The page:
This 2005 musical drama portrays the last tour—and months—of Garland’s life. Hopes around her “comeback” dissolve into tragedy, as Garland struggles–and ultimately loses–against addiction. The play received three Tony nominations and four Olivier nominations, including Best Play, and was the basis of the 2019 film Judy starring Renée Zellweger.
There is no one like Judy Garland. The voice, the glamour, the tragedy. She is the nonpareil of damaged resilience. An empathic icon of marginalized people, Garland was a hero to many…but couldn’t save herself. Judy’s anguish manifested in her incredible stage presence as well as social activism.
Judy was a gay icon long before her death on June 22, 1969. (Claims that her passing sparked the Stonewall Riots a week later are still debated.) Garland’s life strongly resonated with that community, while she empathized with her audience and their struggles: The pain of leading a double life. The psychic cost of repressed emotions. The need to be loved authentically.
Garland was also committed to the Civil Rights Movement. She supported the 1963 March on Washington, using her connections to help organize and fundraise alongside Josephine Baker, Sidney Poitier, Lena Horne, Paul Newman, Rita Moreno, and Sammy Davis, Jr.
Weeks later, the 16th Street Baptist Church Bombing killed four children and injured dozens in Birmingham, Alabama. Garland rallied friends, family, and the public to raise money for hospital bills and funeral costs of blast victims.
Judy Garland channeled her own heartache into strengthening other people. She used her celebrity to address inequalities and her performances to uplift audiences. The raw power, emotion, and relatability of her voice–on and off screen–still touches people.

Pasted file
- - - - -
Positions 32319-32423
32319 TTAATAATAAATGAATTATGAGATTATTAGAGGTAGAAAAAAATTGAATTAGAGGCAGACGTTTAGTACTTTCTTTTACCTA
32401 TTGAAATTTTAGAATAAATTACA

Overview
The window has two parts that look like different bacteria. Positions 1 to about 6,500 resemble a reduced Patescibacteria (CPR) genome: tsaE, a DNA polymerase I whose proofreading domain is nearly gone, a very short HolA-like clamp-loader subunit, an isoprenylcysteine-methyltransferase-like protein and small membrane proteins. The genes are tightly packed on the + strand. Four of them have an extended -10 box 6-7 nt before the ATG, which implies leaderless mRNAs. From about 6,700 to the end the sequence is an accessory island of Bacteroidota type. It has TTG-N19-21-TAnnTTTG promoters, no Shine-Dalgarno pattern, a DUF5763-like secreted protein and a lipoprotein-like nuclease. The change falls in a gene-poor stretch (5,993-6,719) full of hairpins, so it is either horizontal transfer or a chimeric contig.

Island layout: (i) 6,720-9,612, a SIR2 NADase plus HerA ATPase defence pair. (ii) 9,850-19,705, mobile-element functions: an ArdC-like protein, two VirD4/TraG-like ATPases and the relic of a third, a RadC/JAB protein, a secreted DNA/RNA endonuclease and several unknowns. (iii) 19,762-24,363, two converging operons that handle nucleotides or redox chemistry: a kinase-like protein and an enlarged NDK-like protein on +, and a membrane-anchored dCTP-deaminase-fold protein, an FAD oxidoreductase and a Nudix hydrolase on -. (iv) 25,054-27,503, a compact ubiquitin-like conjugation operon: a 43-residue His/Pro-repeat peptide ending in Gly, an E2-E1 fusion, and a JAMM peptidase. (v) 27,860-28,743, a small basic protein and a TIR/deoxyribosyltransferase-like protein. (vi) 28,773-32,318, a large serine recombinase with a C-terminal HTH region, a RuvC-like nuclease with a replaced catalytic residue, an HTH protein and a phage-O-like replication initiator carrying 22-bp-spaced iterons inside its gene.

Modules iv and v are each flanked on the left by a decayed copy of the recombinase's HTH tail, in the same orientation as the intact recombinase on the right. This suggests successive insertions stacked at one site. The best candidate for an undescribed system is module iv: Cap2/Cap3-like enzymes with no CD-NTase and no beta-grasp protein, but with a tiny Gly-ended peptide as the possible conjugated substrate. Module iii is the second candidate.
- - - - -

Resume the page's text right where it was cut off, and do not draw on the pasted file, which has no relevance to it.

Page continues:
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This live recording of Garland from 1961 has been called “the greatest night in show business history.” Featuring famous and favorite tunes, Judy’s two-hour tour de-force spent 73 weeks on the Billboard charts and won five Grammy Awards. You can also check out this title as eAudio on Hoopla.
Garland’s interviews and writings from 1935 to 1969: from her first radio appearance, to her last known interview just months before her death. Famously controlled by movie studios, Judy Garland wanted her story told in her own words. These documents–the closest we will come to a Garland autobiography–are proof of that. You can also check out this title as eBook on OverDrive/Libby or as eBook on Hoopla.
Judy’s daughter tells the story of “A Star Is Born,” the crowning achievement and greatest disappointment in her mother’s legendary career. A fascinating behind-the-scenes look at Garland’s favorite film and its tragic impact on her life and career.